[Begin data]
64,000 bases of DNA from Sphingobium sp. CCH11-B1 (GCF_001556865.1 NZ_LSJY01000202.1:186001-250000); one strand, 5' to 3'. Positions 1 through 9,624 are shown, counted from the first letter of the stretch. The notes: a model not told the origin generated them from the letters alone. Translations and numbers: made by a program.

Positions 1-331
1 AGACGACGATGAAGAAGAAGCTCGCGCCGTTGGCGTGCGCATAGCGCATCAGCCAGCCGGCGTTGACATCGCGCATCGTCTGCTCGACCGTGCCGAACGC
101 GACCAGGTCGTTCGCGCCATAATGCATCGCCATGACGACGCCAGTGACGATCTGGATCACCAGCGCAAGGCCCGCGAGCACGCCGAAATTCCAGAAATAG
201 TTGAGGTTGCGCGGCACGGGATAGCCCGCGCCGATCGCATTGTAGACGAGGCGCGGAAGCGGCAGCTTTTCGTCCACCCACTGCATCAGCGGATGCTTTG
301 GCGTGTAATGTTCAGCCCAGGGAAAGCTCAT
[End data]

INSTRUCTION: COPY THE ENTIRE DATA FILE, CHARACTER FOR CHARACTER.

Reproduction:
64,000 bases of DNA from Sphingobium sp. CCH11-B1 (GCF_001556865.1 NZ_LSJY01000202.1:186001-250000); one strand, 5' to 3'. Positions 1 through 9,624 are shown, counted from the first letter of the stretch. The notes: a model not told the origin generated them from the letters alone. Translations and numbers: made by a program.

Positions 1-331
1 AGACGACGATGAAGAAGAAGCTCGCGCCGTTGGCGTGCGCATAGCGCATCAGCCAGCCGGCGTTGACATCGCGCATCGTCTGCTCGACCGTGCCGAACGC
101 GACCAGGTCGTTCGCGCCATAATGCATCGCCATGACGACGCCAGTGACGATCTGGATCACCAGCGCAAGGCCCGCGAGCACGCCGAAATTCCAGAAATAG
201 TTGAGGTTGCGCGGCACGGGATAGCCCGCGCCGATCGCATTGTAGACGAGGCGCGGAAGCGGCAGCTTTTCGTCCACCCACTGCATCAGCGGATGCTTTG
301 GCGTGTAATGTTCAGCCCAGGGAAAGCTCAT